If you wanted to use a cell phone in the U.S. and abroad, we would usually recommend you get a quad-band GSM handset if you were an AT&T or a T-Mobile customer, or a dual-mode CDMA/GSM phone if you were a Verizon Wireless or a Sprint customer. So far, the only dual-mode CDMA/GSM phone available in the U.S. is the RIM BlackBerry Tour, a rather advanced smartphone with a lot of business-slanted applications, not to mention a hefty price. In an effort to diversify its world phone offerings, Verizon has come out with the fairly basic Verizon Wireless Escapade, manufactured by PCD. It is also a dual-mode CDMA/GSM phone, but it is not as complicated as the Tour and is only available for $29.99 with a two-year service agreement.
Measuring 3.9 inches long by 1.9 inches wide by 0.9 inch thick, the Verizon Wireless Escapade has the look of a normal clamshell phone except for its glossy red shell. It's slim and sleek, with silver and black trim. The Escapade is quite lightweight at 3.4 ounces and feels comfortable in the hand.
On the front is a simple 1.1-inch 65,000 color external display. It shows the date, time, battery life, signal strength, and caller ID. It also supports photo caller ID, and you can use it as a camera viewfinder. You can adjust the clock format and the wallpaper for the front display. On the left side of the phone are the volume rocker and the headset jack, and the charger jack, the voice command key, and the camera key are on the right. On the back of the phone is the camera lens.
Flip open the phone and you'll find a nice 2-inch display with 262,000-color support and 176x220-pixel resolutions. The display is good looking, with bright colors and sharp legible text. You can adjust the backlight time, the clock format on the standby screen, the menu layout, and the font sizes for dialed numbers and menu text.
Underneath the display is the navigation array, which consists of two soft keys, a four-way navigation toggle with a middle OK key, a speakerphone key, and a dedicated messaging key that opens up a new text message. The array is very flat to the surface of the phone, with almost no delineation between the keys except for the navigation toggle in the middle. The Send, Clear, and End/Power keys are part of the number keypad underneath, and that, too, is quite flat to the surface of the phone. However, the number keypad has raised lines in between each key, so there is some texture for dialing by feel.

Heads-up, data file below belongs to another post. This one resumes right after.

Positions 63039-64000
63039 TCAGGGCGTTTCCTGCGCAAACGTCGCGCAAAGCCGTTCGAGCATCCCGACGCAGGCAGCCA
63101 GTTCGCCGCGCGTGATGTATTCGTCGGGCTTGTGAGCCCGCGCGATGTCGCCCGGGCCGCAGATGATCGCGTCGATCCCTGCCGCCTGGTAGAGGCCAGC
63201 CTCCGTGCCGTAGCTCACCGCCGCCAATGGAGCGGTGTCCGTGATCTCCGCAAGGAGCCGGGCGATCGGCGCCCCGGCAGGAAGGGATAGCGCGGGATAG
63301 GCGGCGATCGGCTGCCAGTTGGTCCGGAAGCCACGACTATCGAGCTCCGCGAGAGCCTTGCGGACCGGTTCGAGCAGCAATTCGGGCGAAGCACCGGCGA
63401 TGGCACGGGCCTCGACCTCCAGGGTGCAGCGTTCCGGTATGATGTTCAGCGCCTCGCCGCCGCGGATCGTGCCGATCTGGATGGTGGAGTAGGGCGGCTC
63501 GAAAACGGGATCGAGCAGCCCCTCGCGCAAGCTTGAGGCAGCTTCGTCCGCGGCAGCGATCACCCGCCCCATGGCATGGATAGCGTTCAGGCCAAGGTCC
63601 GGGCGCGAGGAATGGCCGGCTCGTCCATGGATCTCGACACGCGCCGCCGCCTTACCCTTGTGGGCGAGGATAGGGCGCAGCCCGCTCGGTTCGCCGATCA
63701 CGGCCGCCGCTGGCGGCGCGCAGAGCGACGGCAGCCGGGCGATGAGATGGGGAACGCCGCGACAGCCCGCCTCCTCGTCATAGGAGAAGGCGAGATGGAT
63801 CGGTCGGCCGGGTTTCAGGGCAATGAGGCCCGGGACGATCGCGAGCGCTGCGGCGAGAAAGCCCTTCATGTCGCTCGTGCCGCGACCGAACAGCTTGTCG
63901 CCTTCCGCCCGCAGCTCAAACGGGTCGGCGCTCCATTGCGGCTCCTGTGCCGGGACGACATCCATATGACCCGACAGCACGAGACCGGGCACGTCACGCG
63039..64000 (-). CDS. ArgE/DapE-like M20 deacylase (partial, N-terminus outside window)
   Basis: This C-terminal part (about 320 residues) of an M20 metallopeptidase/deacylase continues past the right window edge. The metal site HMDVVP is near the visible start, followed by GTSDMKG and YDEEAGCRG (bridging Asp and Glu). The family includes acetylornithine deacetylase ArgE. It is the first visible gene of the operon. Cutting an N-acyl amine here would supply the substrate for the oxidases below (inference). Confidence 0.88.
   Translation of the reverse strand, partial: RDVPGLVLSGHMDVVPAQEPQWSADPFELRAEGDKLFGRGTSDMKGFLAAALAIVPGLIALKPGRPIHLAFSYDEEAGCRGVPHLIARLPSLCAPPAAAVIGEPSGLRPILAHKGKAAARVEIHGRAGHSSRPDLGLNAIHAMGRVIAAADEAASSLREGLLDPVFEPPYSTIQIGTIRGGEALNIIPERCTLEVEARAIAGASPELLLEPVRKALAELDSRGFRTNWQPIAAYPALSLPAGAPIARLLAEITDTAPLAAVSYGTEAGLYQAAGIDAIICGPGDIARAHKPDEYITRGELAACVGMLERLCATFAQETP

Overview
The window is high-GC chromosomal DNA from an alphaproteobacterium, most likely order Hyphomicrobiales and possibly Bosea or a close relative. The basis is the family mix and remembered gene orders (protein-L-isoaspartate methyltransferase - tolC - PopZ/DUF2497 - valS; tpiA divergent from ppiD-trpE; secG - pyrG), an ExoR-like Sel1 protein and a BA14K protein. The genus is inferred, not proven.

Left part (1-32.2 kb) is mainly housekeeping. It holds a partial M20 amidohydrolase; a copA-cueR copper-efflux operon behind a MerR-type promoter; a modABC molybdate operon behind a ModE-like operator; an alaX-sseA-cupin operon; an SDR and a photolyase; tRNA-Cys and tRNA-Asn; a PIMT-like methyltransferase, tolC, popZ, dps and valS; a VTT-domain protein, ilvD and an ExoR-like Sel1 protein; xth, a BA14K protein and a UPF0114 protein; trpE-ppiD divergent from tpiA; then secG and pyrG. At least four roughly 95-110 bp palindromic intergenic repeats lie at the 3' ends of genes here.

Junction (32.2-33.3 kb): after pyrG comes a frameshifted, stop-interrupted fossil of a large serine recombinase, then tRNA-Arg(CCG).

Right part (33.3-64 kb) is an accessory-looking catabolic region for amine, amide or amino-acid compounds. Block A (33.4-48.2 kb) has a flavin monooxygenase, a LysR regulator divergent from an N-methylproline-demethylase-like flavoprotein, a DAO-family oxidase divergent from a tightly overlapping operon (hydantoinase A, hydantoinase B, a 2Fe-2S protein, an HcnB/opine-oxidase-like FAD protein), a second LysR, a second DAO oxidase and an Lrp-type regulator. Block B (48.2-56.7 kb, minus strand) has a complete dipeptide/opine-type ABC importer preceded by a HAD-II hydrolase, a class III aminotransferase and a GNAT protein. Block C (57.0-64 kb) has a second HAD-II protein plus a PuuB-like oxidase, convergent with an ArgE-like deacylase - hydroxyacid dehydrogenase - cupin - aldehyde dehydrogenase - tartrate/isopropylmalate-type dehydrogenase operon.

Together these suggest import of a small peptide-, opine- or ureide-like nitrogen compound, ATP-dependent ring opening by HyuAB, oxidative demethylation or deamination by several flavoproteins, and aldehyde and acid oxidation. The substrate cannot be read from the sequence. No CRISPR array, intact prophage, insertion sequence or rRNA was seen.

The Verizon Wireless Escapade has a 500-entry phone book with room in each entry for five numbers, two e-mail addresses, an IM screen name, and a street address. You can organize your contacts into caller groups, pair a contact with a photo for caller ID, and with one of 30 polyphonic ringtones and alert tones. Other basic features include a vibrate mode, a speakerphone, text and multimedia messaging, a calculator, a tip calculator, a calendar, an alarm clock, a stopwatch, a world clock, a unit converter, and a notepad.
More-advanced users will appreciate the voice command feature, Bluetooth, mobile instant messenger (AIM, Windows Live Messenger, and Yahoo), a simple mobile Web browser, and GPS, which comes with location-based services like Verizon's VZ Navigator and Chaperone. You can also get e-mail either via Verizon's mobile e-mail service that delivers e-mail directly to your in-box from services like Yahoo, AOL, and Windows Live, or via mobile Web e-mail, which just opens up the Web browser. The mobile Web e-mail is free, while the mobile e-mail option requires an application download and a $5 monthly fee.